2. When the dough begins to come together, start kneading using just the palms of your hands with a back and forth motion (the joke is that you should always be able to answer the phone while making pasta!). Use a dough scraper to scrape away any stray bits around the pasta dough, as dried-out dough will interfere with your pasta making. The dough is ready when it is elastic and the surface gently “comes back to you” when pressed, 15 to 30 minutes.
3. Place the dough in a large bowl and cover with a lid, a cotton cloth, or a plate. Set aside in the coolest part of your kitchen for 1 hour. (You can also prepare the dough the day before, wrap it in plastic wrap, and refrigerate. Before rolling, bring it back to room temperature.)
4. When ready to roll out the dough, dust a work surface and rolling pin lightly with rice flour. Cut off a piece of dough (the equivalent of a handful), press with the palm of your hand onto the work surface, and roll out with the rolling pin to about 1/2 inch thick. Set a pasta machine to its thickest setting and roll the pasta dough through it. Switch the pasta machine to the next thinnest setting and roll the pasta dough through again. Continue switching the settings lower and lower until you get a thin and perfectly smooth sheet of pasta. Repeat with the remaining dough.
5. Place the pasta sheet on the floured work surface. Cut and/or stuff the pasta according to your liking (see above recipe for pumpkin ravioli). The pasta will be fine at room temperature for up to 30 minutes, but if you’re cooking later, cover the pasta with plastic wrap and refrigerate for up to 24 hours. You can also freeze individual portions for up to 3 months, making sure they are well wrapped.
Note: Why rice flour? It’s a light, gluten-free flour that’s silky smooth; it won’t thicken the water when you cook the pasta and will prevent sticking.
Ricotta Cream Fritters
Makes 18 fritters
7 tablespoons white wine
3 tablespoons extra-virgin olive oil
2 cups semolina flour
Pinch of fine sea salt
1 cup whole-milk ricotta cheese (preferably sheep’s milk)
3 tablespoons granulated sugar
1/2 teaspoon ground cinnamon, plus more for dusting
All-purpose flour, for dusting
Extra-virgin olive or vegetable oil, for deep-frying
Powdered sugar, for dusting
1. In a small saucepan, heat the wine and olive oil together until warm (not hot) over medium-low heat.
2. On a work surface, pile up the semolina flour and make a well in the center. Add the warm wine/oil mixture and the salt, then carefully work it in and knead together until a dough forms.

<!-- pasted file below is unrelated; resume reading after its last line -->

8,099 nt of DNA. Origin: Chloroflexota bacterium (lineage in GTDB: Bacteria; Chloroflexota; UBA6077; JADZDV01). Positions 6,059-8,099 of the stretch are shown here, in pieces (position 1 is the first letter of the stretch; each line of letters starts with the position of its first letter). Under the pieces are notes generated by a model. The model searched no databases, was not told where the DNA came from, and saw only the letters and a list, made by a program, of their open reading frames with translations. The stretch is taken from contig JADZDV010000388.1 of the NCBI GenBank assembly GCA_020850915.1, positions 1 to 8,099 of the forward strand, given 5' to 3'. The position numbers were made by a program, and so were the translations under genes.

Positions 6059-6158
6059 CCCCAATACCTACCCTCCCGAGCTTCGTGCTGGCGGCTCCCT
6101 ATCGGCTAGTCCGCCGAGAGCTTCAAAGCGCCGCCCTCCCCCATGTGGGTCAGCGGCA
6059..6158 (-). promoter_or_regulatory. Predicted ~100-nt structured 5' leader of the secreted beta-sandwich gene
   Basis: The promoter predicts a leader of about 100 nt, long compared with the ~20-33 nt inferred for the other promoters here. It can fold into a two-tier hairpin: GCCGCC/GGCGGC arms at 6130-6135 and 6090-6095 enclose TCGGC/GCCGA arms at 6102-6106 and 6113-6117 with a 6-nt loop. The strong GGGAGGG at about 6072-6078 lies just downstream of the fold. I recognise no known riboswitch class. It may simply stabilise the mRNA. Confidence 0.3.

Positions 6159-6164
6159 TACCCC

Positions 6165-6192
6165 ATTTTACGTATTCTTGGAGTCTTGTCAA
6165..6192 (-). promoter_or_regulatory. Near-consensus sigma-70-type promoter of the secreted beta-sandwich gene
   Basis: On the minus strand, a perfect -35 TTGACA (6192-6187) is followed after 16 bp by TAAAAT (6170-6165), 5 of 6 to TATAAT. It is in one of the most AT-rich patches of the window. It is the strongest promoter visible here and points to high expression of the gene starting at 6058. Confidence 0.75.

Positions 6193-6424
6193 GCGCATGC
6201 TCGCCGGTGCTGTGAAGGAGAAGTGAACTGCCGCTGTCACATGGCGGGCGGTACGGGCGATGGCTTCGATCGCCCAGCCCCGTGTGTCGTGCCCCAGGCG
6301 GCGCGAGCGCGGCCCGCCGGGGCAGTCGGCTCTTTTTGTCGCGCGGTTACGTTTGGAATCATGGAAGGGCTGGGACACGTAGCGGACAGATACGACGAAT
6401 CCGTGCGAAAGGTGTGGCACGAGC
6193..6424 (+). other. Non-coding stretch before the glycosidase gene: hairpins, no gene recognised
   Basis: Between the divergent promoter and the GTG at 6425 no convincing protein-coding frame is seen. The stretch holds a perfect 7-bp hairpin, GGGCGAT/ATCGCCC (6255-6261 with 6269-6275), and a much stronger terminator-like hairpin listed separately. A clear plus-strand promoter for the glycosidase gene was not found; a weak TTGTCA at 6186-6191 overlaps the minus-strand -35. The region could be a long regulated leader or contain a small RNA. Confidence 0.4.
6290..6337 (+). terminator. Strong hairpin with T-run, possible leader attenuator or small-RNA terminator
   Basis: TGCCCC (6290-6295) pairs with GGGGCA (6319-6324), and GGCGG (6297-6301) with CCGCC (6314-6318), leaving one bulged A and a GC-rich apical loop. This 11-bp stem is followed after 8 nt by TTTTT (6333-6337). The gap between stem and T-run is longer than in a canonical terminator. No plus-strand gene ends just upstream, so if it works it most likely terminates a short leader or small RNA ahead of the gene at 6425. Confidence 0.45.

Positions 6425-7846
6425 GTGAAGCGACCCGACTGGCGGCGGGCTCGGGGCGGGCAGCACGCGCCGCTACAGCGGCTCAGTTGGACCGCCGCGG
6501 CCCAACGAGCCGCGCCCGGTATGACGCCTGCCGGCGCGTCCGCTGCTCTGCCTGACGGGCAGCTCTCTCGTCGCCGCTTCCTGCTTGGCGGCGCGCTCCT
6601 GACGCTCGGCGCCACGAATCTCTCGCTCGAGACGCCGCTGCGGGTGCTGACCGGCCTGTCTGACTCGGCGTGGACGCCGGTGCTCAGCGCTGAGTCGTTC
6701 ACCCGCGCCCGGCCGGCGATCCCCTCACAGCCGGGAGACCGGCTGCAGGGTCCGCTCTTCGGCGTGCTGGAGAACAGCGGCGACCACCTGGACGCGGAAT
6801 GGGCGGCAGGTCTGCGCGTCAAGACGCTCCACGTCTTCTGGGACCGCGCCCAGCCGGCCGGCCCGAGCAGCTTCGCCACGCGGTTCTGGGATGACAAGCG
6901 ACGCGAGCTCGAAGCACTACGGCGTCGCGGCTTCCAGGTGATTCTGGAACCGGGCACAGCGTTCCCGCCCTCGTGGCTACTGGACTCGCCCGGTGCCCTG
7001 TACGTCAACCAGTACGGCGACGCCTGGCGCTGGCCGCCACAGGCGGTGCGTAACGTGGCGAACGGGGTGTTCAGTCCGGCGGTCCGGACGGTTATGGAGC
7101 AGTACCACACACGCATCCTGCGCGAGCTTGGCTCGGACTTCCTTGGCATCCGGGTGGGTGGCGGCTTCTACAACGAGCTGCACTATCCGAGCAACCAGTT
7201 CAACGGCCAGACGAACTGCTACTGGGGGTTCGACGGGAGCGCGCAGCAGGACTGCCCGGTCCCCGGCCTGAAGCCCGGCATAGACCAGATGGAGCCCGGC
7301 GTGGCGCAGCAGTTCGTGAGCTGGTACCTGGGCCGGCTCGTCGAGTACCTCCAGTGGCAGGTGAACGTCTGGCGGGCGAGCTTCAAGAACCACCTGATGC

3. In a medium bowl, stir together the ricotta, granulated sugar, and cinnamon and set the filling aside.
4. Divide the dough into four portions. Working with one portion at a time, flatten with a rolling pin. Set a pasta machine to its thickest setting. Roll the dough through the machine about five times at this setting, folding the dough in half before rerolling it. When it is very even, switch the pasta machine to the next thinnest setting and roll it through two or three times more, folding it before rerolling. Move the dial to the next setting and roll it through two or three more times, repeating the process until you get to the thinnest setting possible.
5. On a floured work surface, lay out the sheet of dough and cut out rounds with a 4-inch cookie cutter. On each round of dough, place a spoonful of ricotta filling just off center. Moisten the edges of the dough, fold over, and pinch to seal. Repeat with the remaining dough and filling.
6. Pour 1 1/4 inches oil into a large, high-sided pan. Heat the oil over medium-high heat. To test if the oil is ready, drop a 1-inch square of bread into the oil. If it takes 60 seconds to brown, then the oil is ready. Working in batches, deep-fry the half-moons, flipping occasionally, until deeply golden, about 3 minutes. Drain on paper towels, then dust with powdered sugar and cinnamon. Serve warm.
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Photography and recipes reprinted from Old World Italian. Copyright © 2020 by Marie-France Thorisson. Photographs copyright © 2020 by Oddur Thorisson. Published by Clarkson Potter, an imprint of Random House. Now available online and at booksellers.